Distinct subsynaptic localization of type 1 metabotropic glutamate receptors at glutamatergic and GABAergic synapses in the rodent cerebellar cortex Journal Article

Author(s): Mansouri, Mahnaz; Kasugai, Yu; Fukazawa, Yugo; Bertaso, Federica; Raynaud, Fabrice; Perroy, Julie; Fagni, Laurent; Kaufmann, Walter A; Watanabe, Masahiko; Shigemoto, Ryuichi; Ferraguti, Francesco
Article Title: Distinct subsynaptic localization of type 1 metabotropic glutamate receptors at glutamatergic and GABAergic synapses in the rodent cerebellar cortex
Abstract: Type 1 metabotropic glutamate (mGlu1) receptors play a pivotal role in different forms of synaptic plasticity in the cerebellar cortex, e.g. long-term depression at glutamatergic synapses and rebound potentiation at GABAergic synapses. These various forms of plasticity might depend on the subsynaptic arrangement of the receptor in Purkinje cells that can be regulated by protein-protein interactions. This study investigated, by means of the freeze-fracture replica immunogold labelling method, the subcellular localization of mGlu1 receptors in the rodent cerebellum and whether Homer proteins regulate their subsynaptic distribution. We observed a widespread extrasynaptic localization of mGlu1 receptors and confirmed their peri-synaptic enrichment at glutamatergic synapses. Conversely, we detected mGlu1 receptors within the main body of GABAergic synapses onto Purkinje cell dendrites. Although Homer proteins are known to interact with the mGlu1 receptor C-terminus, we could not detect Homer3, the most abundant Homer protein in the cerebellar cortex, at GABAergic synapses by pre-embedding and post-embedding immunoelectron microscopy. We then hypothesized a critical role for Homer proteins in the peri-junctional localization of mGlu1 receptors at glutamatergic synapses. To disrupt Homer-associated protein complexes, mice were tail-vein injected with the membrane-permeable dominant-negative TAT-Homer1a. Freeze-fracture replica immunogold labelling analysis showed no significant alteration in the mGlu1 receptor distribution pattern at parallel fibre-Purkinje cell synapses, suggesting that other scaffolding proteins are involved in the peri-synaptic confinement. The identification of interactors that regulate the subsynaptic localization of the mGlu1 receptor at neurochemically distinct synapses may offer new insight into its trafficking and intracellular signalling.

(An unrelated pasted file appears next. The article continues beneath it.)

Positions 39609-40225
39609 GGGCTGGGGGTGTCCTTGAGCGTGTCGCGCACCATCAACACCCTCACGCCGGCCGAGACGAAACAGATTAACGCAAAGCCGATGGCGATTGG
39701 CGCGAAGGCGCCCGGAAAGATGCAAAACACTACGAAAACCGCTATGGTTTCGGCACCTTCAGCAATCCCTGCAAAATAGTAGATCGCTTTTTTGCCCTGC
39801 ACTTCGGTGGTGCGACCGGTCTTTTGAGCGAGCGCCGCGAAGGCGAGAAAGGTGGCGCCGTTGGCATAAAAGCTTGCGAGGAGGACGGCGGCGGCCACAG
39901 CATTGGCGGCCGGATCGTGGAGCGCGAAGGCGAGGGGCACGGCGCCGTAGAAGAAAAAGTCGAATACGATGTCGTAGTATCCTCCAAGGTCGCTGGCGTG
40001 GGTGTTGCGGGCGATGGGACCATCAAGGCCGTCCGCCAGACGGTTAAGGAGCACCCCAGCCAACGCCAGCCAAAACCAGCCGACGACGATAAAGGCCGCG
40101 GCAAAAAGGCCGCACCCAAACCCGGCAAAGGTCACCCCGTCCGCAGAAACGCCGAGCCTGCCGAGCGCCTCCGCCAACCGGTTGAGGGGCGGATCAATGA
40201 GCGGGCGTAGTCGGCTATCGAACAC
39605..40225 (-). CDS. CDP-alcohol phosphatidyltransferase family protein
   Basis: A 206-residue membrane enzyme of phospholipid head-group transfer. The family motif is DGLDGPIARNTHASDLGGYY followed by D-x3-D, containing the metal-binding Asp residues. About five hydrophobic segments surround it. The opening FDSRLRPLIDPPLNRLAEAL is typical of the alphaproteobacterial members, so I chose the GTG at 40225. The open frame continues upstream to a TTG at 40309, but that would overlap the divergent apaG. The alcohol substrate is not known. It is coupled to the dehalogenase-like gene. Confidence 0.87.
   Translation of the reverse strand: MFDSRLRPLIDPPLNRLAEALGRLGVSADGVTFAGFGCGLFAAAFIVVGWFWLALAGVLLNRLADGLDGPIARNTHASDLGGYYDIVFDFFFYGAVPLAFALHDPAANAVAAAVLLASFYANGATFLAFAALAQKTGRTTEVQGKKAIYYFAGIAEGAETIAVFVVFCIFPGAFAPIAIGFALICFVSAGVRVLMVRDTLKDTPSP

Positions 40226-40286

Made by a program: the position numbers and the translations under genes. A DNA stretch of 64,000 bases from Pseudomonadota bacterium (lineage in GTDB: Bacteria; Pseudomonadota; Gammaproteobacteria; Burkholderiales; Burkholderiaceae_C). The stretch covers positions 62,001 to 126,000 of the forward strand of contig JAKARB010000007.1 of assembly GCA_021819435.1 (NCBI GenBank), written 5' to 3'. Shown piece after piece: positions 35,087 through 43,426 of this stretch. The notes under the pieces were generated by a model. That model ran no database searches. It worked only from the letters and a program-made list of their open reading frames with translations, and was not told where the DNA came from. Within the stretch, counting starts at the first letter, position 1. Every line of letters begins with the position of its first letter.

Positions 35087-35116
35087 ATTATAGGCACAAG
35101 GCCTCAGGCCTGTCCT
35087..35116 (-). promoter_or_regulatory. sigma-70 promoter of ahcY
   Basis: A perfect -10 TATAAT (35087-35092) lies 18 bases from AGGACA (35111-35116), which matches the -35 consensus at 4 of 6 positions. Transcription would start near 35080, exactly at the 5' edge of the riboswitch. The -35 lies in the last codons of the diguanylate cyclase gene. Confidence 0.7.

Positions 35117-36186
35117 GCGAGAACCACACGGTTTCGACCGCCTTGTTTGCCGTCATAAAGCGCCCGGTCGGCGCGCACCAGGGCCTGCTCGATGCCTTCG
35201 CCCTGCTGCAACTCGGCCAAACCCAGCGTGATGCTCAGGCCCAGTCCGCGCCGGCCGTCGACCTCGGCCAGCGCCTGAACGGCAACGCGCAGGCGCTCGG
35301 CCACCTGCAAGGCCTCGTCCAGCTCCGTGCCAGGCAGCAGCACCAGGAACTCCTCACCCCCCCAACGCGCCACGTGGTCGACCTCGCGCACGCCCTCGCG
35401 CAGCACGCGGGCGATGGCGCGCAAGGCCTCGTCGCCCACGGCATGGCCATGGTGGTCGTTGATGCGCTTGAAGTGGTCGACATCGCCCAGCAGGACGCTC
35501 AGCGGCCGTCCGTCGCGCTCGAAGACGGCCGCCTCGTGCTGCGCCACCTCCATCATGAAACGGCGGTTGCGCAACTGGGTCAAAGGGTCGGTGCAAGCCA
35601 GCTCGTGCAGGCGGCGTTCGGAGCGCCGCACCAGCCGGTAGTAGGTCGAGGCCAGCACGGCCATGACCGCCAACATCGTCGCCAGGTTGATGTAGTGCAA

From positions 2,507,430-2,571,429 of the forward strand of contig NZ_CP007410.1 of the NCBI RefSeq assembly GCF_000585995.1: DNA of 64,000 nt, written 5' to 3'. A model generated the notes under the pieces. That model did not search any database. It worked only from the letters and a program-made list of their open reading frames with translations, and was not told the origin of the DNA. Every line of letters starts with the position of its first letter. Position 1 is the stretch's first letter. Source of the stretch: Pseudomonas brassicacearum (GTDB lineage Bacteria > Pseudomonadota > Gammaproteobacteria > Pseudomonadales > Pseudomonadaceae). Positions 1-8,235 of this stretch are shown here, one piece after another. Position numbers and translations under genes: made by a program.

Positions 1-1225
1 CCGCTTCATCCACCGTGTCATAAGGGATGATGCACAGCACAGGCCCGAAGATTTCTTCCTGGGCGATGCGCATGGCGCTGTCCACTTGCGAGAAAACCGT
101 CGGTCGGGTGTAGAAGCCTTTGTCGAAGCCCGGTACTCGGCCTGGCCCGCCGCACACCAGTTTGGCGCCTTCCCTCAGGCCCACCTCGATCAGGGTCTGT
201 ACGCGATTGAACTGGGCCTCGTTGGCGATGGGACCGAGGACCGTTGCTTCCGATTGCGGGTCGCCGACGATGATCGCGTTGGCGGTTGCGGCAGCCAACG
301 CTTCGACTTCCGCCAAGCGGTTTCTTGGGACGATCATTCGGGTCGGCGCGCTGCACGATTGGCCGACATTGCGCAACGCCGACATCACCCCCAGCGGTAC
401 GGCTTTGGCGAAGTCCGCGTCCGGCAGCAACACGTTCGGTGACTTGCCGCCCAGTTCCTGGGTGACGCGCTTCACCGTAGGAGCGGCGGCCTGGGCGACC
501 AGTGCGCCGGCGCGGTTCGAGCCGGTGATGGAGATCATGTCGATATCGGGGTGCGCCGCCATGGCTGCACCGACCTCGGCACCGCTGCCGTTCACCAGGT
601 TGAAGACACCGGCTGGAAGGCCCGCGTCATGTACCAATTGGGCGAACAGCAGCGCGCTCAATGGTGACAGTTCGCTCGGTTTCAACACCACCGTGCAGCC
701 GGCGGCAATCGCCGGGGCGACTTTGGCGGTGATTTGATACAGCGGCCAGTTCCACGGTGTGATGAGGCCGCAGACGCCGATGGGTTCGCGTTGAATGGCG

Keywords: Purkinje cell; Freeze-fracture; Homer; Parallel fibres
Journal Title: European Journal of Neuroscience
Volume: 41
Issue 2
ISSN: 1460-9568
Publisher: Wiley  
Date Published: 2015-01-01
Start Page: 157
End Page: 167
Copyright Statement: CC-BY
DOI: 10.1111/ejn.12779
Notes: This work was supported by the Austrian Science Fund (FWF) (project W012060-10 to F.F.), The Japan Society for the Promotion of Science (JSPS) (to R.S.) and Agence Nationale de la Recherche (ANR-11-BSV4-018-03, DELTAPLAN), Région Languedoc-Roussillon (Chercheur d’Avenir) (to J.P.). The authors thank S. Schönherr for excellent technical support and Dr Furuichi for kindly providing anti-Homer3 antibodies.
Open access: yes (OA journal)